There is no group of people more precious than the church. Predicted by prophecy (Isaiah 2:2-4; Matthew 16:18) the church is the collection of the saved who have been gathered together by the decree of God. The church is precious and perfect. Sinners, saved by Christ, fill the church. They bring their weaknesses and imperfections with them but the church itself is without spot.
Jesus is the only head of the church (John 14:6; Ephesians 1:22, 5:23; Colossians 1:18). But his role is not of a dictator or ruler. The church is his bride. Like a newly married couple, Jesus looks upon his church with incredible, divine love. Bible writers speak of Christ like a husband who cares for his beloved (Ephesians 5:25). John the Baptist speaks of Jesus as a bridegroom (John 3:29) and the apostle John speaks of the great marriage feast of Jesus (the Lamb) and the church (Revelation 19:7, 21:1-9, 22:17). His love for the church cannot be overstated as he gave his life for the church and purchased it with his own blood (Ephesians 5:25; Acts 20:28). The entire book of the Song of Solomon is likely a comparison describing the love Christ has for his church through the eyes of a man in love with his betrothed. The church means all to Jesus.
A man cannot force his way into the church nor can he enter through his own plans. In John 10:1-18 Jesus uses a sheepfold as an illustration of the church. There is only one legitimate door into the fold and only one legitimate Shepherd. Anyone who enters otherwise is a fraud.
Like a marriage, there is no compulsion in Christ. The marriage is between two people who desire the union. When a man, upon faith and repentance obeys the Lord in baptism he is added to the church. That is, he is joined to his Lord through his faith and obedience (Acts 2:38, 41, 47). We leave the world of singles and become married to Christ through the power of the Father (Colossians 1:13, 14). We are joined to Christ because we love him. We love him because he loved us first (1 John 4:19).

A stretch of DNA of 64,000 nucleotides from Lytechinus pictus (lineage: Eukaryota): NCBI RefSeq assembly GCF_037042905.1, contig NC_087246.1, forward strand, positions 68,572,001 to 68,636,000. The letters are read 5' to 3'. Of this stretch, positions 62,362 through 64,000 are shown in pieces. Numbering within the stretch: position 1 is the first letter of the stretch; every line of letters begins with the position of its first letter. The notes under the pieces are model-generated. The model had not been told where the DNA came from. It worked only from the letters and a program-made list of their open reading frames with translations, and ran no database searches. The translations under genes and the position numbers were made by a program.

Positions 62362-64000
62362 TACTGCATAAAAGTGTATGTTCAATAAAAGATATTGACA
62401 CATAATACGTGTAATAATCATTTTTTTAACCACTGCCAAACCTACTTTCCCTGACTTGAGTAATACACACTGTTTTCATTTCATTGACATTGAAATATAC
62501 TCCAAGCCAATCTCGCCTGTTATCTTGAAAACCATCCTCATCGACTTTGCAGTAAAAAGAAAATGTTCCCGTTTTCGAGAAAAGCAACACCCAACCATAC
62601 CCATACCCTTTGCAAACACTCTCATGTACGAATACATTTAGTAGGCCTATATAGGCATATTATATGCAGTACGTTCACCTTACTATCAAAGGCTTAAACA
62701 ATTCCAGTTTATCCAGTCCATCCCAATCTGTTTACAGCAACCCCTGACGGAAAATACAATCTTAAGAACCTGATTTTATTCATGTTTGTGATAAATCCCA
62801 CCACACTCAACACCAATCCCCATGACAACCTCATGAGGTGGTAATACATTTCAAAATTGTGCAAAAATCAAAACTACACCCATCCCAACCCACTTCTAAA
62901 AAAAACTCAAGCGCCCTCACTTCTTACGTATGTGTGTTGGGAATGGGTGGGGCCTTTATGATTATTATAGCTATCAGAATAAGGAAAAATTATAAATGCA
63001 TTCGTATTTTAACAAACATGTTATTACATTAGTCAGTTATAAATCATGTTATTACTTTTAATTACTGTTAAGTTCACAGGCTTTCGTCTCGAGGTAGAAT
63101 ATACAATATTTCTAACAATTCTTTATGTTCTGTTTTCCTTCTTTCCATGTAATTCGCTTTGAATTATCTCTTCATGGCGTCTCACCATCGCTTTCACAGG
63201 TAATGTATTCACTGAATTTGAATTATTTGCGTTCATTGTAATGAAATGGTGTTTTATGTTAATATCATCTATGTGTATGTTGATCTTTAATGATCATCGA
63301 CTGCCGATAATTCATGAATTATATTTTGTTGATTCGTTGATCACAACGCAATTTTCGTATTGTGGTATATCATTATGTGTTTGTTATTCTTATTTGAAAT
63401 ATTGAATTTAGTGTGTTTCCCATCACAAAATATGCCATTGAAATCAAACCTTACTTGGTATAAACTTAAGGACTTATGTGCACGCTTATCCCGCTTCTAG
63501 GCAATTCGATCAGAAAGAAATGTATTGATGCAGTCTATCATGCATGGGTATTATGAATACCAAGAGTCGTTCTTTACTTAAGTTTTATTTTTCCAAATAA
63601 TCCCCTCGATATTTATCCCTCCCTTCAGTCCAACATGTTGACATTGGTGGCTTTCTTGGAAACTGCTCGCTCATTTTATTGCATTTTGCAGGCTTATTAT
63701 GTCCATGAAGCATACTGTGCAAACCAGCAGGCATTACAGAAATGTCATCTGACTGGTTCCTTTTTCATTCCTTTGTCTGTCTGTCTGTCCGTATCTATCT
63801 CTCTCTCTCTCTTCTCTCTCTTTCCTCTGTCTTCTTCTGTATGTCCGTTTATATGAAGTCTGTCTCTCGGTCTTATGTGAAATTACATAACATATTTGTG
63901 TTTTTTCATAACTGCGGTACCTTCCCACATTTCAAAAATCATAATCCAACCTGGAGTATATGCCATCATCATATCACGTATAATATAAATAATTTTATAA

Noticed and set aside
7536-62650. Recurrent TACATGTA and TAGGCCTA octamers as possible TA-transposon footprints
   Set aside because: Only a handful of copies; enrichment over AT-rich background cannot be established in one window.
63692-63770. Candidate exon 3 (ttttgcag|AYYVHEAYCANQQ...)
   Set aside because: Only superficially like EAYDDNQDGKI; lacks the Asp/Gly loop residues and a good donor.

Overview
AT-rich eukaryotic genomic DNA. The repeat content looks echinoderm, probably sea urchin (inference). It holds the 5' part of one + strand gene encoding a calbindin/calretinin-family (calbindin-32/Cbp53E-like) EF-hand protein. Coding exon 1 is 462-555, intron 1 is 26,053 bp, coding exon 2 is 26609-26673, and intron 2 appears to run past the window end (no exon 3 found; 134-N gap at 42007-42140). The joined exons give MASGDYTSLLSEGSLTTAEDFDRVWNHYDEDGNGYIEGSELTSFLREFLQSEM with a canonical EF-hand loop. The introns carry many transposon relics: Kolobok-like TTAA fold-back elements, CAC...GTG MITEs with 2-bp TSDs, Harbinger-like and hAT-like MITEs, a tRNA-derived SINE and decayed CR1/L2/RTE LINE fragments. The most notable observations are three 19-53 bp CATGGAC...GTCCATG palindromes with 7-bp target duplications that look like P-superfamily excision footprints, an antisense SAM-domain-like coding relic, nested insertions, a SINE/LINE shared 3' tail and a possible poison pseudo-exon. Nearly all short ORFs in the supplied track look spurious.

Now if the church is so precious to Jesus, how should we view the relationship? Is it not reasonable to expect a bride to view her spouse with all the love and devotion that he shows to her? Sadly, some are lukewarm toward the bridegroom. Their love has grown cold (Matthew 24:12) and they no longer honor their first love (Revelation 2:4). Outsiders assault the union of Christ and his church. They claim to love Jesus but hate organized religion. That is, they hate his church. True, some have been hurt by people in the church but they were never hurt by the church itself. They forget that it is Christ Himself who loves us and provides for us in his church. They share equally with every other member of the church who, like themselves, are sinners (Romans 3:9, 23; 1 John 1:5-10). The depth and horror of our sin is beyond explanation yet every one of us is still perfectly loved by Jesus.
Division and strife often arise in the church. Since it is made up of sinful people we should not be surprised that turmoil happens. In the middle of the first century the original Christians struggled with cliques in the church. Paul opposed such trouble and called Christians to speak with a single voice (1 Corinthians 1:10). In Ephesians 1:3, Paul taught Christians to maintain both peace and unity in the church. The principle of 1 Corinthians 6:1-11 is vital in understanding that it is better to suffer a wrong than to air dirty laundry before the public. Husbands and wives often have disputes but they must not run to Facebook or Twitter to air their grievances. As a general principle, disputes should be contained. They should involve the very minimum number of people possible and should never be carried beyond the walls of his precious church.
Christ died for the church. We can suffer a little for it too, don’t you think?
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